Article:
by William Stafford
It could happen any time, tornado
earthquake, Armageddon. It could happen.
Or sunshine, love, salvation.
It could, you know. That’s why we wake
and look out---no guarantees
in this life.
But some bonuses, like morning,
like right now, like noon,
If I ever adopted a mantra of some sort, this poem would be it---an incantation to soothe and calm my busy mind and worried heart. I recite this poem to myself frequently when I get caught up in the uncertainty of an unknown and unpredictable future. This poem reminds me to rest in the present moment and helps me when a personal or global earthquake has hit. No guarantees in my life, but a plethora of bonuses.
One year ago this month, a beloved Callanish friend was admitted to hospital for the last days of her life. Laura was open to visitors so when my friend Danielle and I arrived, her room was full of people—her husband, her three kids (in their twenties), her brother, her sister-in-law, her sister and two nieces. Laura was propped up on pillows in bed and her eyes were closed. She had been asleep for most of the day and had not spoken more than a few words in several hours.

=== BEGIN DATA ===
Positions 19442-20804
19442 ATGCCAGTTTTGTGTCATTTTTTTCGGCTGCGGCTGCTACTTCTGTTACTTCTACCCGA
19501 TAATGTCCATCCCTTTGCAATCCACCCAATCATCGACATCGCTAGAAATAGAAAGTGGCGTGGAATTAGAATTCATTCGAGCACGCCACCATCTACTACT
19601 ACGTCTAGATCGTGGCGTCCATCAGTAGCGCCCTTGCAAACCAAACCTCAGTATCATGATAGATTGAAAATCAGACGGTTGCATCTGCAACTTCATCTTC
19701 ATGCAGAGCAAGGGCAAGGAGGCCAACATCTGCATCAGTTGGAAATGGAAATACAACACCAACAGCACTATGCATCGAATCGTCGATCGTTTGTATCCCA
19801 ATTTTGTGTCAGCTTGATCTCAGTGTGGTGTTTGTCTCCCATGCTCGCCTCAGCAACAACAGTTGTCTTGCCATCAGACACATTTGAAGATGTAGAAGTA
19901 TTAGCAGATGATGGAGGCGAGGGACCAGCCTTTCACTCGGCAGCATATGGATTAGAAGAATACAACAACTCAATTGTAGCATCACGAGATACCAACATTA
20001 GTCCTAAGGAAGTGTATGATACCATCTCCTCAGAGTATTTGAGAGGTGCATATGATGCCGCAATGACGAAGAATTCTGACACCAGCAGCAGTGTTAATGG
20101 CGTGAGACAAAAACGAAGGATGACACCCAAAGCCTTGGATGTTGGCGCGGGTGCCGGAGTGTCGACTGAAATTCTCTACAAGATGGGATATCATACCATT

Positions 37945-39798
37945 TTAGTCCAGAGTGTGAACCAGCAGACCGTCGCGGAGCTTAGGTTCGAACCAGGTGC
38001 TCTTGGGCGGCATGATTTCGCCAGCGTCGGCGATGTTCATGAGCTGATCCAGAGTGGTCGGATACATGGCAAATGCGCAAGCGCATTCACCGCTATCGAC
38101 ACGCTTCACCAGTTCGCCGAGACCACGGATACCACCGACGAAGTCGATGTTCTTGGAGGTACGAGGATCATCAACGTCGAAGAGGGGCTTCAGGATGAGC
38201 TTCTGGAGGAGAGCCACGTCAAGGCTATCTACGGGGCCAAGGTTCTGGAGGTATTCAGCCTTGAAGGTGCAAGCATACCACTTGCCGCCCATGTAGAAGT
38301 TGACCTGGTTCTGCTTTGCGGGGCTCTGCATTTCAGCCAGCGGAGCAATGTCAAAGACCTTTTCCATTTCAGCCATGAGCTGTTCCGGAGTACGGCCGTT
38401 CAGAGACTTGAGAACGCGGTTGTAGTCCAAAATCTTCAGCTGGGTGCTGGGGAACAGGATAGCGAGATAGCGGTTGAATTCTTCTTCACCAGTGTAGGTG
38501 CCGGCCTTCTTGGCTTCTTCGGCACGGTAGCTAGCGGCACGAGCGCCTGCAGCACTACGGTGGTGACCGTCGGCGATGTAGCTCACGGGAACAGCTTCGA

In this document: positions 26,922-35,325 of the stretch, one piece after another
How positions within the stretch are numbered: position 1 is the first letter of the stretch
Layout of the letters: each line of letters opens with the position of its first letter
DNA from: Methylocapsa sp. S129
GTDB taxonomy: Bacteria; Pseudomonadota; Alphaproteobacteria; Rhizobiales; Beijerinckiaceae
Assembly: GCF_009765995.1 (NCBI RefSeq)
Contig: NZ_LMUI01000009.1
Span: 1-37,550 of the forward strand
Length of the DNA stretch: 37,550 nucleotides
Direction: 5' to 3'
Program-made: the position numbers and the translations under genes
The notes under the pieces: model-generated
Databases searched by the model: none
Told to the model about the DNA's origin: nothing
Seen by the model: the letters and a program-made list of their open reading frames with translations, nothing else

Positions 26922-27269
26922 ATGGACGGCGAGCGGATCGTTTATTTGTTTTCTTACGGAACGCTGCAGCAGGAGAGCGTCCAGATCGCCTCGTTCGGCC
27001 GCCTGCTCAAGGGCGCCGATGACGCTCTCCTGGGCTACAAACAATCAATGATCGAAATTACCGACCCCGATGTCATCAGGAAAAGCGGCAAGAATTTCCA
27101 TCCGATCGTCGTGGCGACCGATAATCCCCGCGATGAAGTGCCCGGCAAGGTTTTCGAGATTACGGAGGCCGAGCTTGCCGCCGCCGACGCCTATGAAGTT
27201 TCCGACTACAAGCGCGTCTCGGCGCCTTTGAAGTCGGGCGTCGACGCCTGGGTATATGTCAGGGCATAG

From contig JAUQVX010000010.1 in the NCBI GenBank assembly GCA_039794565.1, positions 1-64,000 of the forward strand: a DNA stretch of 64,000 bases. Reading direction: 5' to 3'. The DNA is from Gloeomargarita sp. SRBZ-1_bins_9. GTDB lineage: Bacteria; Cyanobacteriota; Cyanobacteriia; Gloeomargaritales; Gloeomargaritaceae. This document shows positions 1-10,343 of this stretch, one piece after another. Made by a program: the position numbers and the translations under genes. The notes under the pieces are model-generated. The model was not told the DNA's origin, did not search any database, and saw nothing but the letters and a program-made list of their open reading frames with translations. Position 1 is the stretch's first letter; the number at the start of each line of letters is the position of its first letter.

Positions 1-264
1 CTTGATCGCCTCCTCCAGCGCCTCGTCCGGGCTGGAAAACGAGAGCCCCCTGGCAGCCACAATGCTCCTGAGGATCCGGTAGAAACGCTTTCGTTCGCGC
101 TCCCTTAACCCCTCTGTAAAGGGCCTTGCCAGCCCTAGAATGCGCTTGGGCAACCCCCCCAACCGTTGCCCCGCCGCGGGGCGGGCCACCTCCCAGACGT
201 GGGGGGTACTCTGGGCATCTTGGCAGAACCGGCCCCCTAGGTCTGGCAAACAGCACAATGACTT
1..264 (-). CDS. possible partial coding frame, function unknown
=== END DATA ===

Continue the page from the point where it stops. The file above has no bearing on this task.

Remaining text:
Death was close.
Danielle had brought her guitar and songbooks in the hopes we could sing some of Laura’s favourites to her. Laura had sung in choirs most of her life and loved singing in the Callanish circles. The family nodded when Danielle suggested we sing together. To everyone’s surprise, Laura’s eyes popped open at the sound of the first strum. “Sing,” she said. “Yes, we must sing.”
For forty minutes or so, Danielle and I and Laura, along with ten of her family members sang everything from Let it Be, to Hallelujah, to Somewhere Over the Rainbow, and Imagine. Laura asked for song requests from her family, and she gazed with exquisite tenderness into the eyes of each one, held their hands and stroked their faces. For those blessed moments, in the very midst of this family’s earthquake, the brightness of song had wrapped around the deep sadness of Laura’s leaving. I knew that each one of us would be sustained by those bright moments, in the dark days of grief to come.